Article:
April is Keep America Beautiful Month.
Urban vacant lots attract litter and illegal dumping, function as a breeding ground for pests, degrade the quality of life for community residents, provide a haven for illegal activities—and comprise more than a fifth of the land area
in many post-industrial U.S cities. One solution? Community-based programs that turn vacant lots into assets by clearing trash, planting appropriate greenery, and providing maintenance. This type of ‘cleaning and greening’ can help to stabilize neighborhoods, reduce crime, and increase home values.
The Pennsylvania Horticultural Society’s (PHS) Philadelphia LandCare Program is one example of the ‘cleaning and greening’ model. PHS works with community-based organizations and city agencies to transform Philadelphia’s vacant land into neighborhood assets via simple landscaping and maintenance, including removing trash, adding fences, and planting to create a ‘park-like’ setting. These changes signal that the property is cared for, rather than abandoned.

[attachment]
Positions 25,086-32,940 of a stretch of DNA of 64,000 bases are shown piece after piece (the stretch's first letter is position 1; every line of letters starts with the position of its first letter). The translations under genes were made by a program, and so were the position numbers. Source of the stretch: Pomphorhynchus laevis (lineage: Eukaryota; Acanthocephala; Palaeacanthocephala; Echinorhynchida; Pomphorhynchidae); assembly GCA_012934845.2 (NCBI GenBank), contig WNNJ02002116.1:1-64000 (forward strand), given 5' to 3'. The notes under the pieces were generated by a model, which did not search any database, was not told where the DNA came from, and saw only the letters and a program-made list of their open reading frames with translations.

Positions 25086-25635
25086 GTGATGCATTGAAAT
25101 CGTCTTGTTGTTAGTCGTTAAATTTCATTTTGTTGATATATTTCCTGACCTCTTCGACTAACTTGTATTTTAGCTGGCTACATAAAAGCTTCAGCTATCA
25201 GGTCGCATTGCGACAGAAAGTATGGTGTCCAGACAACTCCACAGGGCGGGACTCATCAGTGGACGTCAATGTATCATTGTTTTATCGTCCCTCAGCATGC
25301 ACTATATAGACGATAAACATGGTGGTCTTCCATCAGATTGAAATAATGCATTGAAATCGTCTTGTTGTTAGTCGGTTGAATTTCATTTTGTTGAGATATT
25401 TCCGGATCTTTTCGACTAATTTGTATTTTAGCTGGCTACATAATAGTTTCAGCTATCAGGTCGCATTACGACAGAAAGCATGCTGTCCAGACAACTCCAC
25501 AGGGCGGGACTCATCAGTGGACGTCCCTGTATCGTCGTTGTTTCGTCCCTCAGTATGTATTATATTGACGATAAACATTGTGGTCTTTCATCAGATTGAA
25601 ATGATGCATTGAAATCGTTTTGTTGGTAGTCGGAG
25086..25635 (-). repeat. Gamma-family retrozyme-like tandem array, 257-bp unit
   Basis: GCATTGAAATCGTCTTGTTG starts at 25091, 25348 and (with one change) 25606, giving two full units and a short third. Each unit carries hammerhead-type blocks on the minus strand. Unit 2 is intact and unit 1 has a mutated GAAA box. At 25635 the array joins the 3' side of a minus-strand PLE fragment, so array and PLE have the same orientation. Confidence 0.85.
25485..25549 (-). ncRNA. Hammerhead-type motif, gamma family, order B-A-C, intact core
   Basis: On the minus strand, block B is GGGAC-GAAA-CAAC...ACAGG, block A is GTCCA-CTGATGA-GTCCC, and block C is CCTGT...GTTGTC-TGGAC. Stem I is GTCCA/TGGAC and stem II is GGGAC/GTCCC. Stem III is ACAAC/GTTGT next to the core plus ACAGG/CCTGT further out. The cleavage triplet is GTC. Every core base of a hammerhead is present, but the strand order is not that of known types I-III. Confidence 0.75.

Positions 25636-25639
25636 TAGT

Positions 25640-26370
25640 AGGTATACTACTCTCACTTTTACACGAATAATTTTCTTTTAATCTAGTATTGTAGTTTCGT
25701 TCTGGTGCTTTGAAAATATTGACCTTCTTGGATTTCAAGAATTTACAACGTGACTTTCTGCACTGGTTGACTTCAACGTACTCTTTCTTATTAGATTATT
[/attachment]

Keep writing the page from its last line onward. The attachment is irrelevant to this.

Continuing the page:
With more than 10 million square feet ‘greened’ in Philadelphia, the PHS LandCare program has been well documented in its benefits of improved safety and neighborhood stability. For approximately $1,100 (the average PHS cost to ‘clean and green’ and maintain a lot for a year), one recent study found gun-related crimes were down approximately 7% around those greened lots, as well as positive neighborhood outcomes related to health and safety. Other studies have found approximately 17% and higher increases in value for properties adjacent to vacant lots that had been ‘cleaned and greened.’
See the Center’s Food Funder Compass and our Blog Q&A with PHS to find out more about this approach. Land reuse and ‘cleaning and greening’ programs can be found nationwide. Other examples include New York’s Green Guerrillas and Ohio’s Lots of Green.